I have a 14-year old. She tells us that she doesn't like boys... and
we believe her.
She spends all her babysitting money on Hollister and American Eagle
to look good for herself! Those make-up sessions are for her own
I already raised 2 girls. I'd like to think successfully. The oldest
just got married at age 27, just last year. That's more like it. 21
would have been fine by me too.
So much of it depends on the individual. Some are old and wise enough
at 18. My sister was. Some are never old and wise enough.
You might ought to take a better look at some of today's 13 year olds,
and the way they act. But my biggest dislike goes for the guys who
molest toddlers, and there seems to be an ever-increasing number of
those. I don't know whether that's more getting caught, or the fact
that the percentage is increasing, but that news is always hard to
Tim, not too long ago, some asshole here, caught and convicted of
molesting a three year old, said she was coming on to him. No denial,
no nothing. Just a statement that she was coming on to him. Three
years old. I might be wrong. The child might have been four.
If hell exists, there needs to be a special niche for people like him,
say 10 or 11 steps below Adolf and Uncle Joe.
Ah, but don't you know that's not bigotry -- just ask Robatoy. You see
it's OK to attack people who hold religious beliefs (unless they are
islamic, then it's racist).
Just for the record, I don't believe that having laws enacted to enforce
religious viewpoints is a good idea. It a) turns people off to religion
and/or b) it makes people comfortable with a civic righteousness that may
actually do more harm than good by making people think they are doing right
by the Lord.
OTOH, having certain laws that enforce moral codes does make for a more
prosperous and peaceful society. Things like "do not steal", "do not
commit murder" are pretty good ideas regardless of one's religious beliefs.
The idea that adultery may be a bad idea goes beyond just religious
injunctions, it prevents various STD's and maintains the integrity of the
family -- all beneficial to society. Same thing goes for the idea of not
bearing false witness -- preserving peoples' reputations also benefits
society. Same for the idea of coveting, that leads to the idea that "what
is yours should be mine", leading to either a) theft, or b) the idea that
people can elect others to the government to take from some people and give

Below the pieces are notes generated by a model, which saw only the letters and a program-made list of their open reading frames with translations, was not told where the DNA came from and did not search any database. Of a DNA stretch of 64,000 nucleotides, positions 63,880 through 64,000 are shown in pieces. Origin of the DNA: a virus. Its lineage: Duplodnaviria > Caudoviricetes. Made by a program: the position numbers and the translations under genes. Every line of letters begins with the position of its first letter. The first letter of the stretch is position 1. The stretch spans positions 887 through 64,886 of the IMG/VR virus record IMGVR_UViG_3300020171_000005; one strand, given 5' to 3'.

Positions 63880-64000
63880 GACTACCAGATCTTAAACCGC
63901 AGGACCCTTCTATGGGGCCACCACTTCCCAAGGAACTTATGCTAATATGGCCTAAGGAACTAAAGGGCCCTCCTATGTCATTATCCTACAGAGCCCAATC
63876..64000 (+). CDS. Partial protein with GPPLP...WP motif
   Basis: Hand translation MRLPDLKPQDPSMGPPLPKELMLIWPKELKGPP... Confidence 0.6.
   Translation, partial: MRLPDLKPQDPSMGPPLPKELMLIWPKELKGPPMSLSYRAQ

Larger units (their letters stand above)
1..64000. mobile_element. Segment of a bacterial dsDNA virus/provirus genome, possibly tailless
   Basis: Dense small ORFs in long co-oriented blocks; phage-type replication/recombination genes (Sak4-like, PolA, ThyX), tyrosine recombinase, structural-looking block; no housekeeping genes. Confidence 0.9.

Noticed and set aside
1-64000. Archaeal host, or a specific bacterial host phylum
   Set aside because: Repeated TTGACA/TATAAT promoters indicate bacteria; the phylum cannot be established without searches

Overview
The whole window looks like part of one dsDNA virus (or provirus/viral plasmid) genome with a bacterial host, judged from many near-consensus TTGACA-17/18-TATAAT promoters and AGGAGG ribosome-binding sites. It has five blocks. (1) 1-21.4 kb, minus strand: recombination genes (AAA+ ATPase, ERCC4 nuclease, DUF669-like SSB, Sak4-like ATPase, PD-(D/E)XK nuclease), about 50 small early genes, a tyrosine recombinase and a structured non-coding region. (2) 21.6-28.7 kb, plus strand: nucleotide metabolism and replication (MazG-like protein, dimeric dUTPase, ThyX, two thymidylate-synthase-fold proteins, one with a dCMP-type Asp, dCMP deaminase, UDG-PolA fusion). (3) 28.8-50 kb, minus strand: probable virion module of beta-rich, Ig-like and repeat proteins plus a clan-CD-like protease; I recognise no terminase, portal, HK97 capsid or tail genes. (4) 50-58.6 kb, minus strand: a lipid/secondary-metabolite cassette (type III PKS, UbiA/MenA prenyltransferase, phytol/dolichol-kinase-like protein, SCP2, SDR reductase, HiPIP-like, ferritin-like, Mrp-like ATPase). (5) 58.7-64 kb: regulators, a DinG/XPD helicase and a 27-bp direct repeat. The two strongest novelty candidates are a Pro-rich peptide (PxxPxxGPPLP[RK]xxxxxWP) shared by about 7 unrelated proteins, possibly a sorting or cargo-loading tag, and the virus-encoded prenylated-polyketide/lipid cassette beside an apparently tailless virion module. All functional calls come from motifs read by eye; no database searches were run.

to them. Respect for parents and authority? Again, that provides for a
peaceful society and good relations among people in that society.
The real problem here is the continuing incrementalism, the more
traditional societal norms are destroyed, the more problems we are going to
see in society.
If you're going to be dumb, you better be tough
On Fri, 16 May 2008 09:17:06 -0500, Tim Daneliuk wrote:
As long as those NGOs are not taking government funds, I agree in
principle. Unfortunately, most of them are grabbing all they can get.
And we have to be on the alert for those who think "lack of recognition"
and "exclusion" are the same thing. A private hospital may well refuse to
provide equal benefits for employees based on whatever, but they should
not be able to refuse treatment. Nor should they be able to exclude a
legal partner from visitation rights or a voice in care decisions.
On Fri, 16 May 2008 16:00:30 -0500, Tim Daneliuk wrote:
So the private health care system has the right to refuse treatment to
anyone it dislikes or whom it feels will not be a profit opportunity? I
don't think you'll find a lot of support for that viewpoint.
Oh, and don't forget interstate commerce. Does the air you
breathe cross state lines?
Perhaps more to the point, does the sate have laws governing
insurance, employment, etc etc? If so, must the state not enforce
them consistently with the 24th Amendment? But what does that
Last I checked, the 14th Amendment stopped at private property
property not open to the public (there is a term of art I am
here.). If you want to keep white peopleo ut of your home, fine. A
shopping mall, no. A private club, yes.
Dunno if that is the best place to draw the line, but where ever it
is drawn it is bound to be fuzzy.
Last I heard, Scalia thought it was fine for the Feds to make it
illegal to grow or smoke locally grown pot, in private. I wonder
if would think it is OK for local governments to prohibit smoking
tobacco in public?
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